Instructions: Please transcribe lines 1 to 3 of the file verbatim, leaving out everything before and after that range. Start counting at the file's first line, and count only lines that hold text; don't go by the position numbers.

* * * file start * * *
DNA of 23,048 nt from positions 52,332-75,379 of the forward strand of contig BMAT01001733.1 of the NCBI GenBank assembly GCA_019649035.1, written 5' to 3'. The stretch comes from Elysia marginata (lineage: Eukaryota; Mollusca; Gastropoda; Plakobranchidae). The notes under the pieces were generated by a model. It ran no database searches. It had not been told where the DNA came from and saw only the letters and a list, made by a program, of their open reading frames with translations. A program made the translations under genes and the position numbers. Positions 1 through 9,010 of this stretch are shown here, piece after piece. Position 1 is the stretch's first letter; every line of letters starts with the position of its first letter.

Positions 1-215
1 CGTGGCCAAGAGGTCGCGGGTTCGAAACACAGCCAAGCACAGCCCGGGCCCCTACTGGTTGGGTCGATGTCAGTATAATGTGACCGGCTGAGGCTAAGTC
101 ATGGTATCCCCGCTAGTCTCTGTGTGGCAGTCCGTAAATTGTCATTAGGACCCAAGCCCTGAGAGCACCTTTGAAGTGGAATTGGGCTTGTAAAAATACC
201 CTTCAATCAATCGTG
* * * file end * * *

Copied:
DNA of 23,048 nt from positions 52,332-75,379 of the forward strand of contig BMAT01001733.1 of the NCBI GenBank assembly GCA_019649035.1, written 5' to 3'. The stretch comes from Elysia marginata (lineage: Eukaryota; Mollusca; Gastropoda; Plakobranchidae). The notes under the pieces were generated by a model. It ran no database searches. It had not been told where the DNA came from and saw only the letters and a list, made by a program, of their open reading frames with translations. A program made the translations under genes and the position numbers. Positions 1 through 9,010 of this stretch are shown here, piece after piece. Position 1 is the stretch's first letter; every line of letters starts with the position of its first letter.

Positions 1-215
1 CGTGGCCAAGAGGTCGCGGGTTCGAAACACAGCCAAGCACAGCCCGGGCCCCTACTGGTTGGGTCGATGTCAGTATAATGTGACCGGCTGAGGCTAAGTC